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Modern bridges are typically built at least a foot higher than the expected 50-year flood, but that’s not so for this unusual bridge built on the floodplains in the flood-prone Dutch city of Nijmegen. NEXT Architects and H+N+S Landscape Architects designed the Zalige Bridge, a footbridge that becomes partly submerged when the water levels rise, forcing people to use the exposed concrete blocks as stepping-stones to traverse the water. The playful, thought-provoking design exemplifies a Dutch relationship with water as one that embraces seasonal flooding rather than seeks to control it. Completed in March 2016, Zalige Bridge recently caused a stir earlier this year on January 10 when water levels in the Waal River rose to its highest in 15 years. Locals eagerly went down to the submerged river to experience the dynamic river firsthand; the benches lining the then-submerged path become temporary stepping-stones. The flooding also eventually rose above the bench height and rendered the bridge temporarily inaccessible. Such flooding typically happens a few days a year. Related: This pop-up rainwater pavilion in Edinburgh is designed to raise awareness about water “As a crest above the river, the bridge emphasizes the dynamic character of water by letting people see and experience the changing river landscape,” wrote NEXT Architects. “Within the river park, the spatial quality of the water is made visible in a poetic way.” Zalige Bridge was commissioned as part of Room for the River , a nationwide, government-sponsored project that sought proposals for flood prevention. The project aims to provoke discussion of how communities can learn to live with water. + NEXT Architects + H+N+S Landscape Architects Via ArchDaily Images via NEXT Architects , © Rutger Hollander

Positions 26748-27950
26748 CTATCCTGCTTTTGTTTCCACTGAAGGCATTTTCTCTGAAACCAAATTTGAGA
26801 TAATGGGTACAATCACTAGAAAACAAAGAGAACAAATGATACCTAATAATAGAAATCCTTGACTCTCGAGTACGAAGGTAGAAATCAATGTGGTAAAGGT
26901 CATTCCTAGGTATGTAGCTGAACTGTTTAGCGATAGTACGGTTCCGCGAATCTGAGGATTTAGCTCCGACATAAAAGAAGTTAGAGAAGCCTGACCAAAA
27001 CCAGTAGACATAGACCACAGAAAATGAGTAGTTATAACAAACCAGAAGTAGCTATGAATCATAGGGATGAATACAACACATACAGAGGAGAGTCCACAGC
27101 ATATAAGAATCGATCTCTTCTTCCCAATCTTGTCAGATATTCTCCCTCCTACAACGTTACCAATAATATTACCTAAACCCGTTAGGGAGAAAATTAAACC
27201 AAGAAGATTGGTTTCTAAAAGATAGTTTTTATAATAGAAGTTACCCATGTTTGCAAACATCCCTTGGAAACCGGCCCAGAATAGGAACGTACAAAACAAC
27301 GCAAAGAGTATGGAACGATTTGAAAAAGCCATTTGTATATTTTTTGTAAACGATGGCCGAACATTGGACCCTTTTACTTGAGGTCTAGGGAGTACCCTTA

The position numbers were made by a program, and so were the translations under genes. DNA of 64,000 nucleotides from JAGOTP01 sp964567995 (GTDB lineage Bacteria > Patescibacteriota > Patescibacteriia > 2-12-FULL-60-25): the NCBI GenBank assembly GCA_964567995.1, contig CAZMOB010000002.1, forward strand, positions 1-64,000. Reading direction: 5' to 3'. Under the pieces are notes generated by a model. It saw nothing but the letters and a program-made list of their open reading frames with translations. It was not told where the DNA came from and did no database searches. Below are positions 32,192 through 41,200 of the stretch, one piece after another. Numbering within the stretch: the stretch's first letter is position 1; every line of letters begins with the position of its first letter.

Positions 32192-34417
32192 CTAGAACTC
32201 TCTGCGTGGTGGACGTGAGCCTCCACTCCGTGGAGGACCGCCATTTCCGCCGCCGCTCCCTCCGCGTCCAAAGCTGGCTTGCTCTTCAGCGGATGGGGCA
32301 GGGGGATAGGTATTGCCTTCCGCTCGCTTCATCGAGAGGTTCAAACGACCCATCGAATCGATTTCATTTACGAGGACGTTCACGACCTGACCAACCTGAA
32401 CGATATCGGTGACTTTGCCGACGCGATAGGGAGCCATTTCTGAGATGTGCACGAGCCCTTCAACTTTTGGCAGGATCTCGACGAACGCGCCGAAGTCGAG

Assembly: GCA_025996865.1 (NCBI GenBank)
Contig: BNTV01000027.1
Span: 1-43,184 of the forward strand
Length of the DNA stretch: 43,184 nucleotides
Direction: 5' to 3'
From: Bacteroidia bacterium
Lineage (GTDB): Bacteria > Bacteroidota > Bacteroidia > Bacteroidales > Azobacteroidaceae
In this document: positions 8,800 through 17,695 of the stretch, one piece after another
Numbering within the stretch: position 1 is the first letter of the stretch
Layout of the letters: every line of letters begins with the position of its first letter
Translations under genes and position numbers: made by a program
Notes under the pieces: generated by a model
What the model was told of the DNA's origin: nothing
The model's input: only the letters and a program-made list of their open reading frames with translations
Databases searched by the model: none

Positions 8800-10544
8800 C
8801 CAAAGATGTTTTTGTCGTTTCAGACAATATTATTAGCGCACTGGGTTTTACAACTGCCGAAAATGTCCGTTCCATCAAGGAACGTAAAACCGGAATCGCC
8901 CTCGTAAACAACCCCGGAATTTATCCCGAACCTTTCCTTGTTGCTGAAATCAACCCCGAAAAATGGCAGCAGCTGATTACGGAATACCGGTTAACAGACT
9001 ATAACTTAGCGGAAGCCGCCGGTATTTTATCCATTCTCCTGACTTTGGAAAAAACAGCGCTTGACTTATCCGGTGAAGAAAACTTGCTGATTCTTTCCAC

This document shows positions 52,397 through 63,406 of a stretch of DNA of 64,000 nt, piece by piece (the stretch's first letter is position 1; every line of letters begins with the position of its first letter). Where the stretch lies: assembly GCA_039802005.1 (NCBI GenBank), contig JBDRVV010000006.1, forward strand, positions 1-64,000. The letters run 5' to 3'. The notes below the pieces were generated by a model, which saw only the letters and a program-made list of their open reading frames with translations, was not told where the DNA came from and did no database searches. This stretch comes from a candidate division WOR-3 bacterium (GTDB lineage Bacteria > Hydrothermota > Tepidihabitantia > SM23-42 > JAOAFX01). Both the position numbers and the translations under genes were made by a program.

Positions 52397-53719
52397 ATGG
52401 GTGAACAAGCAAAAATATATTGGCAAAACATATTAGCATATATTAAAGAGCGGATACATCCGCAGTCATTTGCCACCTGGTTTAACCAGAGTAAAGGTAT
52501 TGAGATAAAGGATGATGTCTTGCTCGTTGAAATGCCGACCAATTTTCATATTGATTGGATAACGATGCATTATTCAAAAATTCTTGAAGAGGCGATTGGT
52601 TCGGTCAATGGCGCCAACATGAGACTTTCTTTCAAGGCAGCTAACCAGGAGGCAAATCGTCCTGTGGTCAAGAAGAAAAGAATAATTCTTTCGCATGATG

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Unusual Dutch bridge embraces flooding in a thought-provoking way

Scottish self-build home on a tight budget oozes cool utilitarian vibes

February 6, 2018 by  
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When Rural Design Architects was approached by clients looking for a self-build on a very tight budget, the local firm knew they’d have to get creative. Armed with experience from previous self-build projects, the architects designed the Black House, a three-bedroom home with an artists’ studio and study on the Isle of Skye. The rugged and simple-to-build home sits lightly on the land and, in contrast to its mostly black facade, bursts with textures, colors, and art inside. Though breathtakingly beautiful, the landscape on the Isle of Skye can be quite hostile, a challenge that shaped the Black House design. Rural Design Architects nestled the triangular building between two small mounds and brought the south side of the home, where the strongest winds hit, closer to the ground while raising the northwest side to take in views of the Loch and summer sunsets. Black corrugated metal clads the home and was chosen for durability and as a nod to the local agricultural vernacular. The envelope is well insulated to weather temperature extremes. The light-filled interior has a raw and utilitarian feel thanks to the oriented strand board wall panels, low concrete wall, cement floor finish, unfinished concrete stair, and exposed metal ductwork of the whole-house ventilation system. These elements are playfully tempered with the addition of color and modern art that punctuates the space—bright pops of color can also be seen on the outside of the home as well. The bedroom, studio, and bathroom are placed at a lower elevation than the main living area. Related: Green-Roofed Turf House Uses Natural Materials to Disappear into the Scottish Landscape “The house is truly a “Black House”, not only by its colour but by its very spirit. It draws parallels to the can-do attitude of the original occupants of “blackhouses”, heroically self-built using basic materials and skills to create a shelter for the family,” said the architects. + Rural Design Architects Via ArchDaily Images via Rural Design Architects by Nigel Rigden